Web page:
The most common cause of death during or after childbirth is a hemorrhage. Nearly 125,000 women die from hemorrhage each year during childbirth, leading researchers to look into possible causes or markers that could shed light on why hemorrhage occurs. According to researchers at the University of Illinois at Chicago, the human placenta may be the key to understanding why these deaths occur.

Hemorrhage during childbirth is not a condition doctors can predict, but that could all change thanks to researchers. Instead of focusing on how to treat hemorrhage to reduce risks, researchers in this study chose to search for a root cause so doctors can be better prepared and possibly prevent hemorrhage.

When the placenta of humans was compared to that of other species, researchers found that human placentas attach deeper into the uterus. This leads to more blood loss during childbirth when the placenta detaches from the uterine wall. Trophoblasts, cells that provide nutrients to the placenta, may be the key to predicting the risk of hemorrhage. Abnormalities of the trophoblasts could be the topic of study in the future.

Another possible cause of hemorrhage is ineffective uterine contractions after childbirth. Bleeding is typically slowed by uterine contractions after birth. If uterine contractions are weak, bleeding can continue and lead to hemorrhage. While most postpartum deaths from hemorrhage occur within four hours of giving birth, some women experience dangerous hemorrhage weeks after giving birth.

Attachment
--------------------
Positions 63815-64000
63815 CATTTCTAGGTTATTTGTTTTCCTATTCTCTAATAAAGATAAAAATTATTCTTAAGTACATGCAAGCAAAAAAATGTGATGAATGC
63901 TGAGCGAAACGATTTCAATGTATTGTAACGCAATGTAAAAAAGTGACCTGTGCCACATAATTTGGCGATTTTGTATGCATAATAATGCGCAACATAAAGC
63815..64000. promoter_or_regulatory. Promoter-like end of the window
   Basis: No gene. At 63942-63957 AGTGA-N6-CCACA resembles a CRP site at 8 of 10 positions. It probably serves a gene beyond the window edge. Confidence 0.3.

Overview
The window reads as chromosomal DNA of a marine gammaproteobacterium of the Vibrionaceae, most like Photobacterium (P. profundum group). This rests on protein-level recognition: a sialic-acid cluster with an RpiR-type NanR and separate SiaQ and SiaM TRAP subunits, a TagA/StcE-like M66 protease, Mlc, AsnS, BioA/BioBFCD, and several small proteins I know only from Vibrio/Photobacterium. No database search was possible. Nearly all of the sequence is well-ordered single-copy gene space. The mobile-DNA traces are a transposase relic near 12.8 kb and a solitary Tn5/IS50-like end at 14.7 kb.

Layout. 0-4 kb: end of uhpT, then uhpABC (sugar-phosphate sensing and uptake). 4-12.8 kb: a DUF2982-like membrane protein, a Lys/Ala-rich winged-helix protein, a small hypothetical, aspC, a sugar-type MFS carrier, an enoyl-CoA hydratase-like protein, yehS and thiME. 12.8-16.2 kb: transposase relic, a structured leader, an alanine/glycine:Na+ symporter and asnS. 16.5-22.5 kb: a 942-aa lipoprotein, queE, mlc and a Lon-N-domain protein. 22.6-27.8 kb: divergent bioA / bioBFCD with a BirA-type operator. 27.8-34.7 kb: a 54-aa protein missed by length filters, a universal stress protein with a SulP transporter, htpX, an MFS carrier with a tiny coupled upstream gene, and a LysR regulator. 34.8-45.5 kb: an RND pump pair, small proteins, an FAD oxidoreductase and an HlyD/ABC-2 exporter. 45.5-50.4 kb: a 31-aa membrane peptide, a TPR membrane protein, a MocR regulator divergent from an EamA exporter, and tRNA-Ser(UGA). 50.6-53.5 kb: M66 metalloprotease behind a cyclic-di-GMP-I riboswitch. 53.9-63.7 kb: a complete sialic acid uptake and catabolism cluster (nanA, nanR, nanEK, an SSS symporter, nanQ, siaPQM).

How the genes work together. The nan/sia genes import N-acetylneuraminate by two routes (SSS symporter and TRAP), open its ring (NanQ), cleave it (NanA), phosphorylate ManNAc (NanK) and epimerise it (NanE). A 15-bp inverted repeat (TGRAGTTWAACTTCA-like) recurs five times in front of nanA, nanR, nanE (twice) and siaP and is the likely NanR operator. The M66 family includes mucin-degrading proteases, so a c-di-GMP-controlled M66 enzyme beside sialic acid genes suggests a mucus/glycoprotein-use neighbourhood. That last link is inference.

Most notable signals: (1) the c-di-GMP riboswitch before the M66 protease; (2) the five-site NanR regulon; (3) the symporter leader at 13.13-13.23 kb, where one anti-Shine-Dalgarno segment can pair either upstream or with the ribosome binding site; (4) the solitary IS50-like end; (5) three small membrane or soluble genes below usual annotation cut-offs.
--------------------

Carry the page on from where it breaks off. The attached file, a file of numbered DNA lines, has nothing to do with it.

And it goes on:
The key finding in this study is the inherent differences between animal and human placental development. If researchers can figure out why animal placentas attach differently than human placentas, the research could lead to a treatment or cure for hemorrhage during childbirth.

Currently, the only definitive risk factors for hemorrhage during childbirth are a history of hemorrhage and delayed placental delivery. Delayed placental delivery may be associated with weak uterine contractions after birth.

Source: Julienne Rutherford and Elizabeth Abrams. University of Illinois at Chicago. 4 November 2011.